Abraham Maslow : A Theory Of Human Motivation

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“All the evidence that we have indicates that it is reasonable to assume in practically every human being, and certainly in almost every newborn baby, that there is an active will toward health, an impulse towards growth, or towards the actualization.” Abraham Maslow stated this as a way of explaining human nature and its need for growth. In 1943, Abraham Maslow proposed that there were a “hierarchy of needs” that was responsible for human motivation. In his paper, “A Theory of Human Motivation”, Maslow lays out a hierarchy system of human needs that must be met so that one can become the best version of one’s self. Maslow’s Theory can be applied to many areas of human action and interaction, including management strategies of employee motivation. To fully understand how a hierarchy of needs can be applied to management, we must first look at the original work of Abraham Maslow and how it defines needs as motivational factors. Abraham Maslow created a hierarchy of needs that is a five-teared system. His system helps explain what motivates human beings to achieve more. Maslow’s hierarchy of needs gives reason to question of “why do we do what we do.”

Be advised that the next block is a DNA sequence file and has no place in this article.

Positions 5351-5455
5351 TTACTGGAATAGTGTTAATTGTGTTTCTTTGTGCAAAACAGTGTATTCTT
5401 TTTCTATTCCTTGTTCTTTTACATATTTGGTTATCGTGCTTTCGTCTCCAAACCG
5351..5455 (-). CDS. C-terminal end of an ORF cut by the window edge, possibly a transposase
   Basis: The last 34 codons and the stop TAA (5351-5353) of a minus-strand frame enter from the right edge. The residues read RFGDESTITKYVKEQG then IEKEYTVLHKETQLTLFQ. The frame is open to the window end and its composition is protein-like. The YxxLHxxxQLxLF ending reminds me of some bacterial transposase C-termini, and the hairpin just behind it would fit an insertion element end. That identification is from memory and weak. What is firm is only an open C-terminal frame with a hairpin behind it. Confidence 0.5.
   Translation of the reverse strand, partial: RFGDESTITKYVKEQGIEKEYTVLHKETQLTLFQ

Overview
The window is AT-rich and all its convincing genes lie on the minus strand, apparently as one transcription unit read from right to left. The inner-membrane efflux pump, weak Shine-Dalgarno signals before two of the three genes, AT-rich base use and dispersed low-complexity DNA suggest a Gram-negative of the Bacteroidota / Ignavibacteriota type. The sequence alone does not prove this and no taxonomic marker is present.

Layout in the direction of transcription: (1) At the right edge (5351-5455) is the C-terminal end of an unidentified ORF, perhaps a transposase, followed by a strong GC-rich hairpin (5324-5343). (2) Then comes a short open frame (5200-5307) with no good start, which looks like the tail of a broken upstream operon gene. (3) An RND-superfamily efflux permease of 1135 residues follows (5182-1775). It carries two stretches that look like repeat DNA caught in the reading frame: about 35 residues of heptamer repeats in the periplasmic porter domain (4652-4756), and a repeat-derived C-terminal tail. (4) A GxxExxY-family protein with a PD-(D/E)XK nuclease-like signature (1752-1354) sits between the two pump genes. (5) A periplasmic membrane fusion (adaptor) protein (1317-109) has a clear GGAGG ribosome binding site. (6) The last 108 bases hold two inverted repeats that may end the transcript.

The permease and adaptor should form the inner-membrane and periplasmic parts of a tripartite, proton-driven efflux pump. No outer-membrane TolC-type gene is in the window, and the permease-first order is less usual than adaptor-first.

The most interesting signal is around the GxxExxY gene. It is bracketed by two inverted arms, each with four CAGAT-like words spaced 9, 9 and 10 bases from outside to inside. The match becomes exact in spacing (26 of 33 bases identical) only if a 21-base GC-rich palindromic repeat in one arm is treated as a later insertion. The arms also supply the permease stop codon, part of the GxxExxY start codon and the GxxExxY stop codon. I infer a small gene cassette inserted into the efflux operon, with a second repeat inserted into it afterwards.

Abraham Maslow’s hierarchy of needs is broken down into two categories, the lower-order of needs and the higher-order of needs. The lower-order needs in Maslow’s hierarchy are physiological and safety. The first and most basic need is the physiological need. Physiological needs such as air, food, water and shelter.
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